Russia and the European populist right – can the region break free from Russia’s influence?

The fifth panel at the Sarajevo Plenum focused on Russia and the European populist right. Presentations were given by Ljubomir Filipović, political scientist from Montenegro, prof. Dr. Sead Turčalo, Dean of the Faculty of Political Sciences of the University of Sarajevo, Dr. Milivoj Bešlin, historian from the Institute of Philosophy and Social Research of the University of Belgrade, and Dr. Harun Karčić, political analyst and journalist from Bosnia and Herzegovina, moderated by prof. Dr. Valide Repovac Nikšić from the Faculty of Political Sciences of the University of Sarajevo.

“Russia’s influence in the Western Balkans has recently been intensifying, but it is being overlooked that it has deep historical roots,” said Ljubomir Filipović, providing genesis of the development of this influence and directions of action. “After the fall of the Soviet Union, Russia lost its ideological foundation for its idea in a multipolar world and found new ways of acting,” stated Filipović, noting that this policy has three pillars – Orthodoxy, autocracy and nationality, which he explained in detail with examples. He also reflected on the manifestations of that influence in Montenegro.

Russia, through its political discourse, creates a new reality. Putin has aligned his narrative remarkably well with radical right-wing groups in Europe that were disappointed in liberal democracy. Thus, since 2006, Russia has been purposefully supporting certain radical right-wing groups in Europe to influence European politics, offering alternative media, and its primary goal was to attempt to undermine the liberal-democratic consensus in Europe through such an approach to these specific groups “, assessed Dr. Sead Turčalo. He indicated that this approach in the Western Balkans required neither time nor resources, noting that the region is unique in the sense that Russian influence cannot be analyzed separately in individual countries, but only in the region as a whole.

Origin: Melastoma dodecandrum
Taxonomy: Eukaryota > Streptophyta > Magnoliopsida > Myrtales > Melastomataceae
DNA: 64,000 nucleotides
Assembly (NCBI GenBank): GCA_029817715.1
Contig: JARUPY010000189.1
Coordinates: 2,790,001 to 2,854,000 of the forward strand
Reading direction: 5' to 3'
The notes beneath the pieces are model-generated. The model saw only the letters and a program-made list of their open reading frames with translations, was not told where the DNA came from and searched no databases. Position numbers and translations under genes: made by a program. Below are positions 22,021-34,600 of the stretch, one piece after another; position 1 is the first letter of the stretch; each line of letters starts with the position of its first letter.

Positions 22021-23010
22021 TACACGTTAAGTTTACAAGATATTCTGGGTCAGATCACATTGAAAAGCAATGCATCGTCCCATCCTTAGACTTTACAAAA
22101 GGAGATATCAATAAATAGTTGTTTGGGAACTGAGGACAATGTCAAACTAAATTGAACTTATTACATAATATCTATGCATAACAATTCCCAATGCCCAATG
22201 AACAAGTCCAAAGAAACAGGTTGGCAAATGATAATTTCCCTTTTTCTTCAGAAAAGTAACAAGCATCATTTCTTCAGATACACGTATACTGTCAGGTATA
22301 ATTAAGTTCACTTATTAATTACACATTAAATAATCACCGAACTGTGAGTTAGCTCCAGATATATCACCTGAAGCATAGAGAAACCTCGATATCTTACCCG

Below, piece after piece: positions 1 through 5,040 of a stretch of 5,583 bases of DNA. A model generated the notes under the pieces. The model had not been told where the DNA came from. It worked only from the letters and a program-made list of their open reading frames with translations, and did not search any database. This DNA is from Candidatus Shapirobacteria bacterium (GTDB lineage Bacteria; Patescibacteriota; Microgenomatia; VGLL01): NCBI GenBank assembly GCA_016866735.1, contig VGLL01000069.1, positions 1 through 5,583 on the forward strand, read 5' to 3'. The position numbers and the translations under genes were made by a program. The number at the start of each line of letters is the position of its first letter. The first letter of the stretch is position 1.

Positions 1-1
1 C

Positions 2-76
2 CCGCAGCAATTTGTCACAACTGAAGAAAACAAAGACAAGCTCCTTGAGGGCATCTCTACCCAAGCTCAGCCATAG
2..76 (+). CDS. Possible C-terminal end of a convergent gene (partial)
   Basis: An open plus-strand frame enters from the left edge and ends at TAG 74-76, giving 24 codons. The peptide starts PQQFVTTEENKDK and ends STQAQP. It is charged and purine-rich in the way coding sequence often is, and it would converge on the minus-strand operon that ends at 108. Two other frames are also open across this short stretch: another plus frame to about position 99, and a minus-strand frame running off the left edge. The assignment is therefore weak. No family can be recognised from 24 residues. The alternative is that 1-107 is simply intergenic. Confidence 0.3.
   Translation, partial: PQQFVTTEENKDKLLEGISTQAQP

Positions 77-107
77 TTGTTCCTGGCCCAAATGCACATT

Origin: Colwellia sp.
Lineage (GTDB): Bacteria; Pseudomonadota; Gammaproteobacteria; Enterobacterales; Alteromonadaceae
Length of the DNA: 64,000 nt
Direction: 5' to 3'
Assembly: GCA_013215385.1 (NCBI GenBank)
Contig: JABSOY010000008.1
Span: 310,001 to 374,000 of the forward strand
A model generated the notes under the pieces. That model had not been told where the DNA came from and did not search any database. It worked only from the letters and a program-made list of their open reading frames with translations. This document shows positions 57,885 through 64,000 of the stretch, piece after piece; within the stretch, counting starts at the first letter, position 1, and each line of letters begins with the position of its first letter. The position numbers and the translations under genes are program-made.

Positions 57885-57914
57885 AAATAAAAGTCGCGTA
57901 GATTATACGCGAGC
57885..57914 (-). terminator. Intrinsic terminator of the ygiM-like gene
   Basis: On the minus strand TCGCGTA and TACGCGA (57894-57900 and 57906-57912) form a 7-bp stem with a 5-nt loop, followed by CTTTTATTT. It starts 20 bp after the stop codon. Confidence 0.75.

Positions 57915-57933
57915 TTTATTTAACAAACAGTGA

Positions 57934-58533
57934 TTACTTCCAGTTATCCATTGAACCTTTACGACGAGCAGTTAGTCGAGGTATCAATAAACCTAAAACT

“Europe should listen more to critical thought within Russia and Serbia, as well as their neighbors,” said Milivoj Beshlin, reminding that the West did not do this in a timely manner or recognize the threat from Vladimir Putin. He emphasized the ideological historical parallels between Russia and Serbia – positioning of the state as a supreme value and constant attempts to create a state without society, with the expansion of territories without internal development and modernization, then the narrative that Russia or Serbia has moral superiority and the right to rule over its neighbors to the states, which follows the narrative of exceptionality but also of vulnerability, which is why they must take measures to protect themselves and that all neighboring states must have limited sovereignty. “Another common feature is the protection of one’s people outside the borders, a narrative introduced here by Slobodan Milošević. This is an argument that Putin repeated during the aggression against Ukraine and the pressure on Moldova. Then, there is the church as the guardian of identity and the instrumentalization of the church for political and ideological purposes. Altogether, this creates the framework of the Russian, or Serbian, world,he said, noting that there is also the concept of a party state, the absence of pluralism, and the lack of separation of powers.

Harun Karčić pointed out that, in recent years, Israel has established ties with far-right politicians from Europe, despite their anti-Semitic roots. “This trend started in 2017 when Prime Minister Netanyahu criticized “Old Europe” for its attitude towards Israel. Historically, relations between the EU and Israel have been cold, but the mood is changing. The EU still supports the two-state solution, but Israel and the European right now share common geopolitical and security interests. Both sides have similar attitudes towards Islamic radicalism and migration,” he explained. Karčić also emphasized that political pragmatism plays a key role, especially the economy and technology that connect these parties because Israel is a technological center in areas such as military technology and cyber security, but that cultural and religious reasons are also important. “This alliance allows Israel to use the growing influence of the far right in Europe for its geopolitical goals, overcoming historical animosities,” he concluded.

The Sarajevo Plenum Quo Vadis, Balkan? is organized by the Regional Academy for Democratic Development (ADD) from Serbia, the Centre for Civic Education (CCE) from Montenegro, and the Faculty of Political Sciences of the University of Sarajevo (FPN US), with the support of the European Fund for the Balkans (EFB).